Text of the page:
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Tech blogger Mishaal Rahman has revealed the secret behind the large volume of the system catalog of Android smartphones. It turns out that the problem doesn’t actually lie in the greediness of the OS itself. Instead, it’s due to an incorrect calculation method, which often leads users to mistakenly reset the firmware to factory settings.
According to the source, when determining the size of the system directory, the OS classifies all files that it cannot recognize as others, such as photos, videos, or documents, into this category. In other words, Android simply adds unrecognized file types to the total system volume.
To illustrate the problem, the blogger created a 3 GB file filled with random data and placed it in the /data/media/0 directory. The operating system was unable to recognize it and simply increased the volume value of the System folder accordingly. Another clear example is data for game emulation, which can falsely contribute to the system directory’s size, even though it’s actually located in the /data/media folder.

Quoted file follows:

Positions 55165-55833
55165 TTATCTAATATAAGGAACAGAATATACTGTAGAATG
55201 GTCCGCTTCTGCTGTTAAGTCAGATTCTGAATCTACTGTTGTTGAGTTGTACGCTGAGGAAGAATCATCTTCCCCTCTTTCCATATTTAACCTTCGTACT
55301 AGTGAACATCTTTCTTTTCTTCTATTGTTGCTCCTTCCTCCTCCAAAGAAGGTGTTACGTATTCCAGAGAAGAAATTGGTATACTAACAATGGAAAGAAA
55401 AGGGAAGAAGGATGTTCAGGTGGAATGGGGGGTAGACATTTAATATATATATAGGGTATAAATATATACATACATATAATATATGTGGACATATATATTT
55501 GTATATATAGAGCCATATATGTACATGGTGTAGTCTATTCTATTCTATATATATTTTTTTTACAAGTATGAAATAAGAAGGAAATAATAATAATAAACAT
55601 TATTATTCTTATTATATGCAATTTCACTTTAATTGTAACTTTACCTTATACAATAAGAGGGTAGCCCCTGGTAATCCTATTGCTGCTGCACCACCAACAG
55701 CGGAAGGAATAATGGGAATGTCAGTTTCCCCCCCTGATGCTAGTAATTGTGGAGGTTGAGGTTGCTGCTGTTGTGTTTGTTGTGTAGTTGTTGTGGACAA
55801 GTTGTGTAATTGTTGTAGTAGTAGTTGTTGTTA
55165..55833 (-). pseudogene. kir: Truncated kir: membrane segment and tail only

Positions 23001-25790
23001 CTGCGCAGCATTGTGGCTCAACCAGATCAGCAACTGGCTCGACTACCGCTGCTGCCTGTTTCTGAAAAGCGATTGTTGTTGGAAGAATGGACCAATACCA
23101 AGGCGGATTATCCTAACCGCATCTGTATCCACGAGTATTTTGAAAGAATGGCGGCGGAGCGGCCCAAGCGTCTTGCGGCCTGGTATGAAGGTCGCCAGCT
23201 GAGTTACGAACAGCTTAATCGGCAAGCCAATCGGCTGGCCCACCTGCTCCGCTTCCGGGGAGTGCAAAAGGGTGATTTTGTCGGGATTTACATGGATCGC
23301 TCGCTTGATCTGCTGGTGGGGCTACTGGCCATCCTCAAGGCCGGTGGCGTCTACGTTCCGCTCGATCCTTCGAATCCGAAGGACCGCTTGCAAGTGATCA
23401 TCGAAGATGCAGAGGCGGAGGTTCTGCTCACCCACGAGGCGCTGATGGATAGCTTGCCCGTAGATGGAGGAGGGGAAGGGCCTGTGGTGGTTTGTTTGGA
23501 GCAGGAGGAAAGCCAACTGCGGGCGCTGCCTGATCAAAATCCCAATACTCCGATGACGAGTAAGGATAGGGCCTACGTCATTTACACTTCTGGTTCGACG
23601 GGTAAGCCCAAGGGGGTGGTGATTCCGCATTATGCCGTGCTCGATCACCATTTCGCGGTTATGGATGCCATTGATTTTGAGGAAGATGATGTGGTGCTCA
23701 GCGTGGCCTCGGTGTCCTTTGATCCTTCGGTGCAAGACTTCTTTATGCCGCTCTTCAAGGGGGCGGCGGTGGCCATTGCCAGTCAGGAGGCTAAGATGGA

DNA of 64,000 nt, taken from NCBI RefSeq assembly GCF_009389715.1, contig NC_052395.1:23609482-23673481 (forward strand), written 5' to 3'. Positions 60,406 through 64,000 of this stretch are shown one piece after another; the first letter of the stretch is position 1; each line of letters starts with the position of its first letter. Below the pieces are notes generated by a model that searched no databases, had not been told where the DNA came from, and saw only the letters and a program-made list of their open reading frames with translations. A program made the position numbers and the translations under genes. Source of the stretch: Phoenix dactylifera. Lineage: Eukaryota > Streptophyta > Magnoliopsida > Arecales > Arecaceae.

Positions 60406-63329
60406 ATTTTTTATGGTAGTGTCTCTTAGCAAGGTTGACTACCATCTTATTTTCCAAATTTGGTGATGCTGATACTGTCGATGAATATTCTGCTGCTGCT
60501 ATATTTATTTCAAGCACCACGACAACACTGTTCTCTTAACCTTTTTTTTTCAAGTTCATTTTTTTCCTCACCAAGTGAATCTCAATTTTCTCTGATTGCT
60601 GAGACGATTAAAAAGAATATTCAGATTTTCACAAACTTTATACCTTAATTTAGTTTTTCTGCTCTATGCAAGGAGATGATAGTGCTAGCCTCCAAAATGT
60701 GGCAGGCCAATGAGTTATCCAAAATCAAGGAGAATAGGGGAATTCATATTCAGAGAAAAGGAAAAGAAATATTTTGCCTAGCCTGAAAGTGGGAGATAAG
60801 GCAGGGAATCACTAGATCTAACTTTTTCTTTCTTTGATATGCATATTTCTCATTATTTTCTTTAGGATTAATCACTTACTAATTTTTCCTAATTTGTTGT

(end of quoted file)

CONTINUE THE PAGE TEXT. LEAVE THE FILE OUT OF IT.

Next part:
According to Rahman, currently only the Samsung One UI firmware correctly calculates the volume of the system folder, and this is only in the sixth revision. Previous versions of the shell also suffered from a problem with directory recognition, making it appear as if the system was taking up to 60 GB.
Another issue is the different methods used to calculate the total memory of a smartphone. Similar to Windows, the mobile OS calculates in gibibytes (1024³ bytes), while smartphone manufacturers advertise their products with a declared capacity in gigabytes (1000³). As a result, users can experience confusion with the available memory capacity, as they receive less than the advertised capacity.